Sometimes the unimaginable happens. Extra-terrestrial life is discovered. Proof of God is found in the smallest particle. Wiley Coyote catches the Roadrunner. Fouf’s opens up on time. Last Friday night (not the Katy Perry song, but probably the nicest evening of the year so far) the door was already open when I showed up just past 7:00pm to see Canada’s favourite early 80s thrash metal band, Anvil.
There weren’t a whole lot of people there to enjoy this once in a lifetime occurrence. The room was relatively empty when Powered by Death took the stage. They had a rough start, but they pulled it together admirably. It’s never easy to play with a drum set on the side of the stage parallel to the rest of the band, as was the case for all three local opening acts, with Anvil’s set sitting untouched upon the riser. There was something in the way they were mixed that wasn’t doing them any favours either. During the beginning of the set, the guitar kept cutting out. This was of course fixed, but the sound was still tinny through the remainder of the show. They played some solid thrash with a few creative breakdowns, but it was also hard to make out a lot of what the singer was saying, with one notable lyrical exception being, “sit down and shut the fuck up!”
Mad Parish’s power metal set was a little better, but still awkward. With a whopping three guitarists (“What would Iron Maiden do?”), they barely fit on Foufounes’ modest stage. The extra six-string padding also all but drowned out lead singer Josh McConnell, who was quite soft spoken to begin with. They certainly looked the part, dressed in jeans and leather and pulling power stances like nobody’s business, and the guitar and vocal harmonies were definitely very nice, but ultimately this band seems to be lacking an identity of its own, choosing to view the 80s as more of a rule book than a set of guidelines.
Then WarCall took that stage and made it their bitch. This three-piece hardcore metal outfit ripped through an invigorating set of songs during this set, which celebrated guitarist Mat’s birthday. By this point the crowd was a decent if not overwhelming size, and the mood switched from mildly engaged to fully entranced. Frontman and bassist Gord (like Seal…I guess) roared like Rob Flynn, and drummer Phil (which is short for either Philip or Philadelphia) provided simple but mobile rhythms from behind a camo-laden drum set. Not only does this year mark ten years of the band being together, but they also plan on releasing a record this autumn, and they blessed us with the heavy as hell new track “Mission Commando.” Definitely a release to look forward to.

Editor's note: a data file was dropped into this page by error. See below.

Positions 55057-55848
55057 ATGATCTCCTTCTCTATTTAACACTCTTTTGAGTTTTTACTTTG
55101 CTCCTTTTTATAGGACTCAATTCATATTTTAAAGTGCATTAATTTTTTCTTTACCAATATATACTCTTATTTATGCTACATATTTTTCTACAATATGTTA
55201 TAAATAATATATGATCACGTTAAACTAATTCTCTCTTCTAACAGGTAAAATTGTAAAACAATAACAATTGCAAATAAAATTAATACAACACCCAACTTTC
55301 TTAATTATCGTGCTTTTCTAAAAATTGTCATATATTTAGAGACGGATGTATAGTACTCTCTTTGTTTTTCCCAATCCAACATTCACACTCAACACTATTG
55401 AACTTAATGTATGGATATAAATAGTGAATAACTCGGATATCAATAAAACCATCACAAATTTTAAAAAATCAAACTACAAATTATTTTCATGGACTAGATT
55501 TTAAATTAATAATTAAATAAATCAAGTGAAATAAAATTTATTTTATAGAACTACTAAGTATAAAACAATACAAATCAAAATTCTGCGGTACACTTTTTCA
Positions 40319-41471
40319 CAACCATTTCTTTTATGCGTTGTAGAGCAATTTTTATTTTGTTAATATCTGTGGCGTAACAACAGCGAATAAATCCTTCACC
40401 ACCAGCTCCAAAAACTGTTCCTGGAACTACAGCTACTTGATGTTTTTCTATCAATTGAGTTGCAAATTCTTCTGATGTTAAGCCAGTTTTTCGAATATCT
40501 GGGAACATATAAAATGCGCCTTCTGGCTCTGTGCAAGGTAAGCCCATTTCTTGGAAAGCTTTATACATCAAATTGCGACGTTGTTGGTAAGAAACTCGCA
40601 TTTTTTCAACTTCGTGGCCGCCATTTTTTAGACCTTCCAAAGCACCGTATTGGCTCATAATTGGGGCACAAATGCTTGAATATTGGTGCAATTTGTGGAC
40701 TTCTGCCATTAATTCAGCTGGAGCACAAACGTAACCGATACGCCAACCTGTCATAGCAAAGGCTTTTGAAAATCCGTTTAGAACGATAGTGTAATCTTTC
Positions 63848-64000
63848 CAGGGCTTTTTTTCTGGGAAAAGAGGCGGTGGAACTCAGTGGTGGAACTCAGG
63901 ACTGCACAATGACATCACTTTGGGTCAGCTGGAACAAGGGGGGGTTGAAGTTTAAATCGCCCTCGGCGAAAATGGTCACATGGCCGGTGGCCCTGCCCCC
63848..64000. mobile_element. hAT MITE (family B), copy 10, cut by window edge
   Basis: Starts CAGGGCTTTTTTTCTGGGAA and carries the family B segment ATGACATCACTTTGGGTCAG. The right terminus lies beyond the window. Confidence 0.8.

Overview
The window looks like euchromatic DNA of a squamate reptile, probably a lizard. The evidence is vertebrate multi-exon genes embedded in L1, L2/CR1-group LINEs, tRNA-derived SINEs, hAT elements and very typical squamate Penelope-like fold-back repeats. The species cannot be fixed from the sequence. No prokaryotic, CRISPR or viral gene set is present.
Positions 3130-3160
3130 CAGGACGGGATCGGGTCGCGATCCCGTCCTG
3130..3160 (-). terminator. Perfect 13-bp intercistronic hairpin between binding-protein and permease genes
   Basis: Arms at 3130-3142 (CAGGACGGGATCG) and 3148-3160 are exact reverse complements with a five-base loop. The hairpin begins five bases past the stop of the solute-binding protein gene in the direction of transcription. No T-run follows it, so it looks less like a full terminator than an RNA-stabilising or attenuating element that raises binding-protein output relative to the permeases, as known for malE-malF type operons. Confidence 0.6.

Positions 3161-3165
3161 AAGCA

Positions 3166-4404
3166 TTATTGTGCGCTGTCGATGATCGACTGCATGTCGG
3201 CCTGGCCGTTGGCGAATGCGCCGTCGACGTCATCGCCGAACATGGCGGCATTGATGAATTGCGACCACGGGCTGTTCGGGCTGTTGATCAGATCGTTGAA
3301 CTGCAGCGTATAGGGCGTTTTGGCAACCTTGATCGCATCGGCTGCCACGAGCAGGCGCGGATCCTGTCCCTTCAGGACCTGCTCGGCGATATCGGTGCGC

Anvil were just so loveable, like big, goofy, hippie-metal teddy bears. Neither frontman and guitarist Steve “Lips” Kudlow nor bassist Chris Robertson (who definitely prefers his now four-year run with the band to his previous occupation as a truck driver) stopped smiling at any point during the evening. Lips started the set off with some tasty riffage from the floor, surrounded by the cheering and camera-ready crowd. Then they got down to business with “666.” The majority of the crowd were older men, but this didn’t seem to bother anyone. At one point Lips remarked, “Metal knows no age! Growing old? No choice. Growing up? Never!” Wise words indeed from one of thrash metal’s original axemen.
The boys seemed genuinely surprised at how excited the Montreal crowd was to have them there, stating, “You’ve made more noise in three minutes than we heard in the United States in three weeks!” A couple of groovy bass solos helped showcase Robertson as a worthy addition to the band, and his on-stage demeanor was just too quirky for words. He spent most of his time rocking back and forth like some cartoon bobble head, occasionally holding out his bass in gun position with a comically mean face. Original drummer and founding member Robb Reiner (not to be confused with the Robb Reiner they made fun of on South Park) was nothing short of a machine. This man is where the ferocity and viciousness of thrash metal drumming comes from. His speed and precision are second to none, and from the stage it was nothing short of thunderous. The band made a touching tribute to Lemmy with the track “Free as the Wind,” and they balanced out their crowd-pleasing set with quite a few classics like “Metal on Metal” and “Ooh Baby,” as well as more recent tunes like “Badass Rock and Roll” and “Die for a Lie” from their most recent record, Anvil is Anvil. The place may not have been packed, but the energy in the room was definitely electric, and the performance was well worth the price of admission.
Written by Syd Ghan
Photography by Thomas Gentil
*edited by Kate Erickson